- In a bid to increase bus speeds, New York Mayor Bill de Blasio announced the city will crack down on illegal parking in bus lanes. Seven new tow teams will operate across all five boroughs, and Bloomberg reports drivers could face up to $300 in tickets and fees for parking illegally.
- The average bus speed is just 7.4 miles per hour and less than 4 mph in busy areas, according to the city. The administration’s goal is to increase bus speeds by 25% by 2020.
- "It shouldn't be so hard to get around the greatest city in the world," said de Blasio in a statement. "Buses are a critical link in our public transportation system, but too often they are painfully slow. I hope all New Yorkers get the message that we have to keep bus lanes clear to get people moving and to work on time."
In his 2019 State of the City address, de Blasio emphasized transit improvements, including new ferries, a revamped congestion pricing proposal and a promise to "finally fix the subways," although the initiatives depend on state funding. And while the state-run Metropolitan Transit Authority controls the buses, de Blasio has said he wants to use the tools in his power to reverse a downward trend in ridership. According to MTA, an average of 1.9 million passengers rode buses on weekdays in 2017, down from 2.2 million just five years earlier.
Besides the parking crackdown, the city has also said it will explore adding new bus lanes, giving buses priority at certain intersections and redesigning some streets to accommodate buses in its bid to increase speeds and make them more appealing.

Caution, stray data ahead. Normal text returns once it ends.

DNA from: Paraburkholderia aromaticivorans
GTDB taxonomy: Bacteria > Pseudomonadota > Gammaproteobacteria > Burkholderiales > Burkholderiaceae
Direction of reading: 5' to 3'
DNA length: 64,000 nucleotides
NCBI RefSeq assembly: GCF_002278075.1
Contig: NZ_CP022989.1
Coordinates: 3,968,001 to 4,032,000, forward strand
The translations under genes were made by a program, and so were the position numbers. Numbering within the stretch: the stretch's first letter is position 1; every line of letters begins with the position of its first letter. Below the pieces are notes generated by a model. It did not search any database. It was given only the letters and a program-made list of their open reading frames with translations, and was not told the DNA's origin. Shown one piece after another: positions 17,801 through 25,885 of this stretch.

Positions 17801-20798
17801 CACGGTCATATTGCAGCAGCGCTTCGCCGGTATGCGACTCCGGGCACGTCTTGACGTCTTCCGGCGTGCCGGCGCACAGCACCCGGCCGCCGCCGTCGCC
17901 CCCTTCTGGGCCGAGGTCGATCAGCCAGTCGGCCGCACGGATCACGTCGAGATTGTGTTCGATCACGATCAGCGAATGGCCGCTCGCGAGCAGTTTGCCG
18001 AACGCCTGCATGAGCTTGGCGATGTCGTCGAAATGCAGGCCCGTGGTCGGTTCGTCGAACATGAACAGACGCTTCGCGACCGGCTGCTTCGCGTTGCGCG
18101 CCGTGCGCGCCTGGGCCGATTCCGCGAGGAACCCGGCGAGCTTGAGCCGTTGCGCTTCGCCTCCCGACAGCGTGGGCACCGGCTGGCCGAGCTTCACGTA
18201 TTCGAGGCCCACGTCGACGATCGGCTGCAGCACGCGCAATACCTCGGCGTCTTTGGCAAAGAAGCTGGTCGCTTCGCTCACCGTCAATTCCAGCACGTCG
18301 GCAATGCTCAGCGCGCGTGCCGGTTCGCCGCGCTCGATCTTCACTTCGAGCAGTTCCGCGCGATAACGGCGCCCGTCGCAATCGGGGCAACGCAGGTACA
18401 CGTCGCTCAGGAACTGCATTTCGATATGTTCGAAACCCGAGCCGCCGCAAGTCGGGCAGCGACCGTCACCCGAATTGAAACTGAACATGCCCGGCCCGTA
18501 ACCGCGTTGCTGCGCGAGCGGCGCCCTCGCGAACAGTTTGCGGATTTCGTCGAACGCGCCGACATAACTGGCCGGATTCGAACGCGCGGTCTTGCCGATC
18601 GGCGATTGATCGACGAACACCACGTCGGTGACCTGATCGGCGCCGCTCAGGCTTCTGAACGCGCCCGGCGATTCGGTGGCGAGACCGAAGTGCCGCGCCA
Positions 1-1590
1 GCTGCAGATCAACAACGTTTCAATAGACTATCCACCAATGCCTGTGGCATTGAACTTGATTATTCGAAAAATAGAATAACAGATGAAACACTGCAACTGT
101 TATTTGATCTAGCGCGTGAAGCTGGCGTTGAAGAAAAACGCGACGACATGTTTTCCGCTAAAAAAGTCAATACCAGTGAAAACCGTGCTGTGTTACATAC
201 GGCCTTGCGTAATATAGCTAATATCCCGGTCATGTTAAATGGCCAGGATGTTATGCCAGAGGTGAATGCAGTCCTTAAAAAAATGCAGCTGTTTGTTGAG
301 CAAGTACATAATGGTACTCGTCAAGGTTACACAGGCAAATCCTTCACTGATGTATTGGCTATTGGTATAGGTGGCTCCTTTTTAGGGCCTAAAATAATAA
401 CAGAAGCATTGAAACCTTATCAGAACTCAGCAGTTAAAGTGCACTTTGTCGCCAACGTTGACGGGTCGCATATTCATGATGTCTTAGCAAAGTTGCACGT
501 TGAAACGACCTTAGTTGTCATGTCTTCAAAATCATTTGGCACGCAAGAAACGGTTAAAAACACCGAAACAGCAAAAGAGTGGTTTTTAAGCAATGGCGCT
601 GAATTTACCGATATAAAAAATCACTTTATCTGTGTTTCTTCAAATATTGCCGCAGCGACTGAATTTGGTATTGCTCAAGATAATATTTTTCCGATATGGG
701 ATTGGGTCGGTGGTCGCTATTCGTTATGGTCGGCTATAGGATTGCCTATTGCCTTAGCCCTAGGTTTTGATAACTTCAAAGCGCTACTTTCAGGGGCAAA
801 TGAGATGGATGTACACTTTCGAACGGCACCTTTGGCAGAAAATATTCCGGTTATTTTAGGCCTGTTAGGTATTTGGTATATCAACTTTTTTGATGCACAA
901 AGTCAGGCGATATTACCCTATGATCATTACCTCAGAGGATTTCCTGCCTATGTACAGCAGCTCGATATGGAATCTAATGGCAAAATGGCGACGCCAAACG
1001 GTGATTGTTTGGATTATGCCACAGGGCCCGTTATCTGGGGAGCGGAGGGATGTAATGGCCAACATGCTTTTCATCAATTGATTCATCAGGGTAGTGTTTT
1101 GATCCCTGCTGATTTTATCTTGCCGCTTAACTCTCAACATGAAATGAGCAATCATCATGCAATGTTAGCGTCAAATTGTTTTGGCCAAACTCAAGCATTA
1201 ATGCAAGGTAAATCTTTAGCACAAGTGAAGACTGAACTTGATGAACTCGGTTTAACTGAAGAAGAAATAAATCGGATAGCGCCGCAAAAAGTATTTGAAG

That’s on top of MTA’s previously-announced NYC Transit Bus Plan, which will redesign routes, open up all-door boarding, add electric and double-decker buses and improve customer service.
Clearing up bus lanes speaks to the larger challenge of curb management. As cities deal with more delivery options, passengers getting in and out of ride-hailing vehicles and the flurry of shared fleets such as Car2Go, curbs and parking areas are more crowded than ever, even in dedicated bike or bus lanes.
Cities have tried to create new policies that restrict curbside activities to designated zones or promote less intrusive delivery strategies including lockers or smaller vehicles (think: bikes or handcarts) for last mile deliveries. The increased ticketing and towing is a familiar strategy, but one that should work to clear up some space for buses.